Current and Recent Projects

  • LORELEI: Transfer Learning Across Language Similarity Networks

    State-of-the-art human language technology is currently available for only a few of the approximately 6,000 languages in the world. The LORELEI project focuses on developing language processing technology for low-resource languages, i.e. languages for which large amounts of training data are difficult to obtain. Our main objective is to utilize information about language relatedness that can be expressed as graphs, and to leverage graph-based transfer learning algorithms to infer models for low-resource languages. Transfer learning will be applied to at various linguistic levels, including acoustic/phonological, morphological, and lexical levels. The project will create a number of resources, including bilingual lexicons, translation models, and networks of language relationships covering all major language families in the world.

  • Submodularity for Speech and Language Applications

    This project explores the use of submodularity for optimizing applications in speech and language processing, in particular machine translation. Submodular function optimization is used to select the best possible training sets for different types of translation models, tuning sets, language model data, and sparse feature sets.

  • BOLT (Broad Operational Language Translation)

    The Broad Operational Language Translation (BOLT) project is developing two-way speech-based translation systems for English and Iraqi Arabic. Within this context we are looking at improving machine translation from English into Iraqi Arabic with the specific goal of correctly predicting morphological forms.
  • TransPhorm: Improving Access to Multi-Lingual Health Information through Machine Translation

    The TransPhorm project is aimed at facilitating the production of multilingual health and safety information materials for individuals with limited English proficiency. To this end we have explored translation workflow process in public health departments in Washington State and we have created a human-computer collaborative translation management system involving machine translation. Our initial results show that machine translation combined with human post-editing can produce multilingual materials that are as accurate as human-only translations while greatly reducing the turn-around time and cost of translation. Other efforts within this project have focused on developing quantitative methods for studying user preferences in machine translation, and domain adaptation techniques for translation models.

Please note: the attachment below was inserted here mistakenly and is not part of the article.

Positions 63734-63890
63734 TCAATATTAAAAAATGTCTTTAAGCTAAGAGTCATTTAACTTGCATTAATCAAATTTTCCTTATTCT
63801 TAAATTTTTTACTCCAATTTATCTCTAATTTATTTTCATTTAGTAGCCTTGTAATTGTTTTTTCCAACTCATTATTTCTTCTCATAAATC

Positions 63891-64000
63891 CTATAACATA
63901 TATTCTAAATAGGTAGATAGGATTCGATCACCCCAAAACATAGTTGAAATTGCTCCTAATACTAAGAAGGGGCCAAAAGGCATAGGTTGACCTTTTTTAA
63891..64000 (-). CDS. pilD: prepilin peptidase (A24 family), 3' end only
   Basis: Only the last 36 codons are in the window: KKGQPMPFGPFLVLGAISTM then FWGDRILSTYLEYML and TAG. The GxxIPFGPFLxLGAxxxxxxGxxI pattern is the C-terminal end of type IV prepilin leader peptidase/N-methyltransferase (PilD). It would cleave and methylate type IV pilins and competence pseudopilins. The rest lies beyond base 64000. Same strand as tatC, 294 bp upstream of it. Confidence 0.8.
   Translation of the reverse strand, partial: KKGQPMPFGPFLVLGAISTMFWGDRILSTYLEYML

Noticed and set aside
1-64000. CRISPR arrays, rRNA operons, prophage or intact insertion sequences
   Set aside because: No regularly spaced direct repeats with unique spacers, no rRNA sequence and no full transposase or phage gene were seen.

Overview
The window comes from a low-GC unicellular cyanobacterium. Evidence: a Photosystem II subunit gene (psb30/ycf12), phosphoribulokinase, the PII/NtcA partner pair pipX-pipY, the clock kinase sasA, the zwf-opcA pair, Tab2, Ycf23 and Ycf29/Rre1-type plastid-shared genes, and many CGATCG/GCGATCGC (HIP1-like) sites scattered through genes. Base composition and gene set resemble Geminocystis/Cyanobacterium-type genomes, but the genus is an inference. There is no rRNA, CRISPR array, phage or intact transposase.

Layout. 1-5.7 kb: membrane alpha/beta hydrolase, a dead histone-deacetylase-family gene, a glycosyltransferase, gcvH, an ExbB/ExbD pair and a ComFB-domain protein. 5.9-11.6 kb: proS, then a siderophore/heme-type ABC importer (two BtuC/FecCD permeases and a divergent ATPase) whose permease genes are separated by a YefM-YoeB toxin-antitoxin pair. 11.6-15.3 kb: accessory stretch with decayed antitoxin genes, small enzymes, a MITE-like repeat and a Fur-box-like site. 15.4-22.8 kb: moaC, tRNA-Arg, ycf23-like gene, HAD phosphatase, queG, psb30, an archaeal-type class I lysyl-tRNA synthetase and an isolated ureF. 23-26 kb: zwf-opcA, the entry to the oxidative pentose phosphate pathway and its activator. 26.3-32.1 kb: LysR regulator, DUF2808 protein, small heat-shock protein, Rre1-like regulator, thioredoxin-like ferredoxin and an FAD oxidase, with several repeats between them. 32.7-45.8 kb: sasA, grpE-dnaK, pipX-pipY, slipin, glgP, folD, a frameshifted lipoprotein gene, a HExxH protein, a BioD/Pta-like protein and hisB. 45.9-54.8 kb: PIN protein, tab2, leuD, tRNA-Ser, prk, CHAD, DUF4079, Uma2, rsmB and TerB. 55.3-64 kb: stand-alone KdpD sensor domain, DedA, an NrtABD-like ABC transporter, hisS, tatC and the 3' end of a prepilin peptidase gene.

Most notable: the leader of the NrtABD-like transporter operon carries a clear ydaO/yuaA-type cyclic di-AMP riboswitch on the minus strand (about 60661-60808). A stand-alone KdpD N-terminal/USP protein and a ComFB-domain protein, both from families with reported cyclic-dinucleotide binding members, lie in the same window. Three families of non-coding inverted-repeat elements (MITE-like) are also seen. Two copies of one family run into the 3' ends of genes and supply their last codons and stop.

• A Submodularity Framework For Data Subset Selection

    The amount of training data available to speech and language processing systems is currently larger than ever, and it is increasing at an exponential rate, requiring dedicated software and hardward infrastructure. However, much of this data is noisy, irrelevant, and/or redundant with already existing data. We are currently exploring data subset selection techniques based on submodular function optimization to select data that is relevant and non-redundant in an application-specific way. Unlike most previous techniques, submodular data selection can be shown to have theoretical performance guarantees.


  • Graph-Based Learning for Speech Processing

    Current methods for acoustic modeling in automatic speech processing focus train complex classifiers from a training set, followed by adaptation to the test data. Semi-supervised learning methods, on the other hand, take unlabeled data into account during the initial training process. Thus, the classifier is guided to take into account the underlying global properties of the test data. In this project we investigate semi-supervised graph-based learning algorithms and their application to acoustic modeling in speech processing. Our primary interest is in developing high-performing, scalable classification methods that are suited to the stochastic nature of speech signals and are applicable to large data sets.